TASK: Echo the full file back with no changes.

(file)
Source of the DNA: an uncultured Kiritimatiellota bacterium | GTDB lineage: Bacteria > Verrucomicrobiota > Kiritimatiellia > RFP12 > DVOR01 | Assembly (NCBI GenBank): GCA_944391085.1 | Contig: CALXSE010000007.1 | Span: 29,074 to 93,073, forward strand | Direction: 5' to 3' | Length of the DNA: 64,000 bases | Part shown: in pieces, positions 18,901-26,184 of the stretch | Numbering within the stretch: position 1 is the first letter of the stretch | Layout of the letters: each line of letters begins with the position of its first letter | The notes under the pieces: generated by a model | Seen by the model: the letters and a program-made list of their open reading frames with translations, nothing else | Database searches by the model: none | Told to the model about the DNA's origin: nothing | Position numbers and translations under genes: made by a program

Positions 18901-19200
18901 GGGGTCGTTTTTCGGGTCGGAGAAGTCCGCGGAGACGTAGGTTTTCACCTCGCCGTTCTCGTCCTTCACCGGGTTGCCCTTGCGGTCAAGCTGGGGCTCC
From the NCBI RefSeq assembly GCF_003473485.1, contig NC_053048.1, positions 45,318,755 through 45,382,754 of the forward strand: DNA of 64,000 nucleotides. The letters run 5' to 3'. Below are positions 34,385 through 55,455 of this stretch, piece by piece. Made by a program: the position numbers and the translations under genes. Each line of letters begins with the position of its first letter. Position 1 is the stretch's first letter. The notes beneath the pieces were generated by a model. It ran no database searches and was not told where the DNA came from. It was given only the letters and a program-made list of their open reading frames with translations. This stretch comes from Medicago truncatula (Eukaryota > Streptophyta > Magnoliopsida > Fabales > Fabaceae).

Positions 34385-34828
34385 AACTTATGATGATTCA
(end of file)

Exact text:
Source of the DNA: an uncultured Kiritimatiellota bacterium | GTDB lineage: Bacteria > Verrucomicrobiota > Kiritimatiellia > RFP12 > DVOR01 | Assembly (NCBI GenBank): GCA_944391085.1 | Contig: CALXSE010000007.1 | Span: 29,074 to 93,073, forward strand | Direction: 5' to 3' | Length of the DNA: 64,000 bases | Part shown: in pieces, positions 18,901-26,184 of the stretch | Numbering within the stretch: position 1 is the first letter of the stretch | Layout of the letters: each line of letters begins with the position of its first letter | The notes under the pieces: generated by a model | Seen by the model: the letters and a program-made list of their open reading frames with translations, nothing else | Database searches by the model: none | Told to the model about the DNA's origin: nothing | Position numbers and translations under genes: made by a program

Positions 18901-19200
18901 GGGGTCGTTTTTCGGGTCGGAGAAGTCCGCGGAGACGTAGGTTTTCACCTCGCCGTTCTCGTCCTTCACCGGGTTGCCCTTGCGGTCAAGCTGGGGCTCC
From the NCBI RefSeq assembly GCF_003473485.1, contig NC_053048.1, positions 45,318,755 through 45,382,754 of the forward strand: DNA of 64,000 nucleotides. The letters run 5' to 3'. Below are positions 34,385 through 55,455 of this stretch, piece by piece. Made by a program: the position numbers and the translations under genes. Each line of letters begins with the position of its first letter. Position 1 is the stretch's first letter. The notes beneath the pieces were generated by a model. It ran no database searches and was not told where the DNA came from. It was given only the letters and a program-made list of their open reading frames with translations. This stretch comes from Medicago truncatula (Eukaryota > Streptophyta > Magnoliopsida > Fabales > Fabaceae).

Positions 34385-34828
34385 AACTTATGATGATTCA